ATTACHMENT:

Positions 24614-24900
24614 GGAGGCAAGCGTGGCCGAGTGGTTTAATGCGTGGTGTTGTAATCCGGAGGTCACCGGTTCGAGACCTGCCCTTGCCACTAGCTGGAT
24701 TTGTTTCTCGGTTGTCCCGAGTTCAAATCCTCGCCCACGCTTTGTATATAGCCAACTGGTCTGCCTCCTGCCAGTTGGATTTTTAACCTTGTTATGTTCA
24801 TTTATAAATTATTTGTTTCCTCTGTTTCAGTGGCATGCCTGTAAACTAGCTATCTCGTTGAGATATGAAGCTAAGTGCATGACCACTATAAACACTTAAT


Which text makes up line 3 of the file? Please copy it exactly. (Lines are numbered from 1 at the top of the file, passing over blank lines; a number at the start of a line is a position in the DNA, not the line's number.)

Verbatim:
24701 TTGTTTCTCGGTTGTCCCGAGTTCAAATCCTCGCCCACGCTTTGTATATAGCCAACTGGTCTGCCTCCTGCCAGTTGGATTTTTAACCTTGTTATGTTCA